Yes
    Waldorf
    +2
    A good example of how being overzealous about defining and protecting civil rights can be a suicide pact...there goes the neighborhood. I see nothing wrong with enforcing ordinances against loitering or hooliganism. I would just arrest anyone displaying a tribal tattoo, because that is territorial and antagonistic. Any other known badges like jackets or hat color, etc. would be equally marked for arrest or dispersement.
  • iamthem... Waldorf 2011/08/18 13:21:26
    iamthemob ~ the 444th Guru ~
    But the problem is not with regulating behavior - it's with regulating people based on who they are or who they're affiliated with.

    There's a way to redraft such that activity is narrowly targeted to get the same effect.
  • Waldorf iamthem... 2011/08/18 14:25:33
    Waldorf
    +1
    Excuse me...the problem is obviously regulating behavior.
  • iamthem... Waldorf 2011/08/18 14:35:42
    iamthemob ~ the 444th Guru ~
    This is not regulating behavior, though - it's creating a status that's criminal. That's not targeted at the behavior.

    There's a first amendment association issue clearly at play here.
  • Waldorf iamthem... 2011/08/18 15:02:28
    Waldorf
    +2
    I am with you now. I think it might be comparable to treating anyone with a gun as a criminal. That is not valid. The gun has to be associated with a crime or lack of legal authorization to carry and conceal.
  • iamthem... Waldorf 2011/08/18 15:10:13
    iamthemob ~ the 444th Guru ~
    +1
    Exactly.

    I think we're very much on the same page then.

    Personally, I actually find the laws against felons carrying guns as well as those involving not allowing them to vote are constitutionally questionable and should be eliminated.

    I think that there should be more of a market focus on the gun issue. If you increase the potential liability to a seller for selling to a felon or convicted violent criminal then they will likely monitor themselves who is buying guns.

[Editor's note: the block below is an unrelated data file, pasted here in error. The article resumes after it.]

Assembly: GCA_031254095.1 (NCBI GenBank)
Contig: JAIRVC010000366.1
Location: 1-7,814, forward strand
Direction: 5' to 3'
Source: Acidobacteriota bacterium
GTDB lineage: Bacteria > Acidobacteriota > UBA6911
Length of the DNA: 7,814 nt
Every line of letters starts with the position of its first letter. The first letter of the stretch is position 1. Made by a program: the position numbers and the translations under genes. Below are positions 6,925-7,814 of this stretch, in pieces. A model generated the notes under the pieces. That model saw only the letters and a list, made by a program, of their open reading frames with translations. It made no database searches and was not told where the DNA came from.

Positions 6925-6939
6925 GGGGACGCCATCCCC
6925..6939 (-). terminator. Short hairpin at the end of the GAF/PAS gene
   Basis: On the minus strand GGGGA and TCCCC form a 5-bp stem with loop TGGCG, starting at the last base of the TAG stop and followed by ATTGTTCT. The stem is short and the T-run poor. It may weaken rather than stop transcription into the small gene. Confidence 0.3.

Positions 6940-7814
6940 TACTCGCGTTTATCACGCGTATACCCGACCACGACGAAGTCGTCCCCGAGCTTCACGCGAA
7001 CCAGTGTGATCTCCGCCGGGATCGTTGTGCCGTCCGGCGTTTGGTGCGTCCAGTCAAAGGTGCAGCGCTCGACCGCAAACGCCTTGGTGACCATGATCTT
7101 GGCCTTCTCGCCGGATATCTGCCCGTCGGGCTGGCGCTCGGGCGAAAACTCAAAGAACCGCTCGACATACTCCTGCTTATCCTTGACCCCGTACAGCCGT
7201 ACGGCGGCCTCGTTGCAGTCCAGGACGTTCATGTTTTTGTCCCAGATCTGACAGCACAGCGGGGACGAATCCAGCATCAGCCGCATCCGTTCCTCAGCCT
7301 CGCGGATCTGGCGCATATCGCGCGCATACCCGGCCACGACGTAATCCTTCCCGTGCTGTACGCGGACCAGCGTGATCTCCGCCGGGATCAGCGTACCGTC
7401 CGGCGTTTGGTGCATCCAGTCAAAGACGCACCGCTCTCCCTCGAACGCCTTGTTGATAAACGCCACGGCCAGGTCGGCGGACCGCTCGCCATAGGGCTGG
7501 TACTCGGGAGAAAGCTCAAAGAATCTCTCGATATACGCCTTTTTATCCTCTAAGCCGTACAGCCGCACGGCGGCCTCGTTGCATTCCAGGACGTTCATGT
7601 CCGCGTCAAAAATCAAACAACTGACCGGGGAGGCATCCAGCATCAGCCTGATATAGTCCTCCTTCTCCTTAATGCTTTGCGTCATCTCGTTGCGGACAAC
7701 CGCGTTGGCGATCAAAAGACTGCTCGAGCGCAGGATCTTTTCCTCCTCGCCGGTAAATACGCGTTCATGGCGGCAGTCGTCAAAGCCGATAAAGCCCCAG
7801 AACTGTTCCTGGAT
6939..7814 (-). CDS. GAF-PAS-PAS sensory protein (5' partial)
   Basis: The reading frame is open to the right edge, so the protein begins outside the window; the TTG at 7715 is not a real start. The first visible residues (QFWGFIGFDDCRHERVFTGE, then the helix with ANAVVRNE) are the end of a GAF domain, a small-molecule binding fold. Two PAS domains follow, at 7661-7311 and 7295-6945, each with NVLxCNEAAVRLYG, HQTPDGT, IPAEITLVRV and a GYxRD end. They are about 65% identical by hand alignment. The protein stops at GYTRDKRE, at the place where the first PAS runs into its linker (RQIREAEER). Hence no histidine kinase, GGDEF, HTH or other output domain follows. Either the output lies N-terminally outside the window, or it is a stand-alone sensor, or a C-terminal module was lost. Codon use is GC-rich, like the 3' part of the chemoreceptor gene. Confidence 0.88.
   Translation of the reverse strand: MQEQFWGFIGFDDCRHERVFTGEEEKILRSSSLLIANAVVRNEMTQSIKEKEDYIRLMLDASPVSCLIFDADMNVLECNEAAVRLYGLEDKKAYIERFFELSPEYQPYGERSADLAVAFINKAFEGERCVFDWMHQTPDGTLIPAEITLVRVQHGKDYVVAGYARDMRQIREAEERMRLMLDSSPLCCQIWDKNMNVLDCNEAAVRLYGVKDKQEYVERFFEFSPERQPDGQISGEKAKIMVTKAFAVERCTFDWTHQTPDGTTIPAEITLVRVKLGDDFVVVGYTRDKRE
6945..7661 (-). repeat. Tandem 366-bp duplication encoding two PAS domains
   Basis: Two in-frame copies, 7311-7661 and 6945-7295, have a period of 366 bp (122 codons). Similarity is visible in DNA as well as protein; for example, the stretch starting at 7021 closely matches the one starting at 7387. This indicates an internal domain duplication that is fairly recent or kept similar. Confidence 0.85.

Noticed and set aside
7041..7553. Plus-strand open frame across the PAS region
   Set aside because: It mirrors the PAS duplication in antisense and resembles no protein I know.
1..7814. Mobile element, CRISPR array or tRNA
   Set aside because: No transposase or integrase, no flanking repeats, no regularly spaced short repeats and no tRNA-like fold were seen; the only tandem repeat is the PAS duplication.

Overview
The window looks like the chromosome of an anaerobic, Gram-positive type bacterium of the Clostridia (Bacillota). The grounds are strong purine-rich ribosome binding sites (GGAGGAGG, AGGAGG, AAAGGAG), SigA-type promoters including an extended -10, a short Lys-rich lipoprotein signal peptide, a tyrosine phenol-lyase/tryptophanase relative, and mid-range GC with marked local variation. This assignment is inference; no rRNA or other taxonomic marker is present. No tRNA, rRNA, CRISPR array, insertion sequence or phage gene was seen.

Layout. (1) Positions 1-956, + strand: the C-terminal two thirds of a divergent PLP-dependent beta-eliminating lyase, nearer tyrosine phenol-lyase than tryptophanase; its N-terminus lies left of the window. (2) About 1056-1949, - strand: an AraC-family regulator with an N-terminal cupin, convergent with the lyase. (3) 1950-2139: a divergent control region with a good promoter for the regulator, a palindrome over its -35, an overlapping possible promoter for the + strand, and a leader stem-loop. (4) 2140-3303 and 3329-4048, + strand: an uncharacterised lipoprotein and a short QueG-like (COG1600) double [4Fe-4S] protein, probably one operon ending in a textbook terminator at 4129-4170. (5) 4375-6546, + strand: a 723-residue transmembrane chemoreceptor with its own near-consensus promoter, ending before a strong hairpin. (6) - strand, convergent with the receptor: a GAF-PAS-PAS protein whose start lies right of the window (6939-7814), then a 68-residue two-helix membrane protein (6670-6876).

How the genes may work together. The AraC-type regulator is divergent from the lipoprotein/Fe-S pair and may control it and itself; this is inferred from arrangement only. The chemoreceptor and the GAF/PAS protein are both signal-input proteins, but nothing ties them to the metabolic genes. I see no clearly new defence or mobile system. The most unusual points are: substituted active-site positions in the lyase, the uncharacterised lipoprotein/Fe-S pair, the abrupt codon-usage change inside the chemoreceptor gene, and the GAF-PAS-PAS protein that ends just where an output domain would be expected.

When we take away a constitutional right from someone based on past behavior that they've paid their debt for, we have a potential problem. Not that I'm going to actively ADVOCATE to give guns to felons, mind you. ;-)
  • whitewu... iamthem... 2011/08/18 16:27:50
  • iamthem... whitewu... 2011/08/18 17:17:02 (edited)
    iamthemob ~ the 444th Guru ~
    I didn't mention anything about gun shows. Regardless, you're talking about situations that work under the system as is, rather than a system where law did not make it illegal for felons to possess or purchase guns.

    Further, I wasn't addressing the issue of guns purchased in order to commit a crime, but rather purchased potentially by people with felony record for any purpose.
  • Moose Waldorf 2011/08/18 16:17:06
  • Waldorf Moose 2011/08/18 17:41:56
    Waldorf
    +2
    I come up short when confronted with liberty and constitutional issues, but like you, my instincts are to deal with these things using a heavy hand...law, order, and domestic tranquility regardless. We don't abdicate control to anarchists hiding behind their glorious rights.
  • sdgherrtj 2011/08/18 13:12:48
  • boneman1 2011/08/18 13:00:06
    Yes
    boneman1
    +2
    Gangs should be banned from ALL places. Members of gangs that are known to commit crimes should be arrested and tried as an accomplice to any crime committed by any other member of that gang.
  • Cliff 2011/08/18 12:57:19
    Yes
    Cliff
    It's all about turf. Let the 2 square mile area be American Bloods turf.
  • Laurie M 2011/08/18 12:55:57
    Yes
    Laurie M
    “You can’t ban people from public areas,” says Amol Sinha, director of the Suffolk County chapter." soooo if this is their stance on this then why didn't they squeal when public schools put up signs making drug dealers and people carrying guns away from schools (like that worked really well but...) Why didn't they argue for their right to be there? Im sure the gang members will follow THIS law.
  • IMAOZI 2011/08/18 12:55:47
    Undecided
    IMAOZI
    +1
    Like that would work ppfftttt! We can't get sex offenders or drug dealers to stay away from schools or keep our borders secure. They think putting up a sign that says "safety zone" is gonna stop them?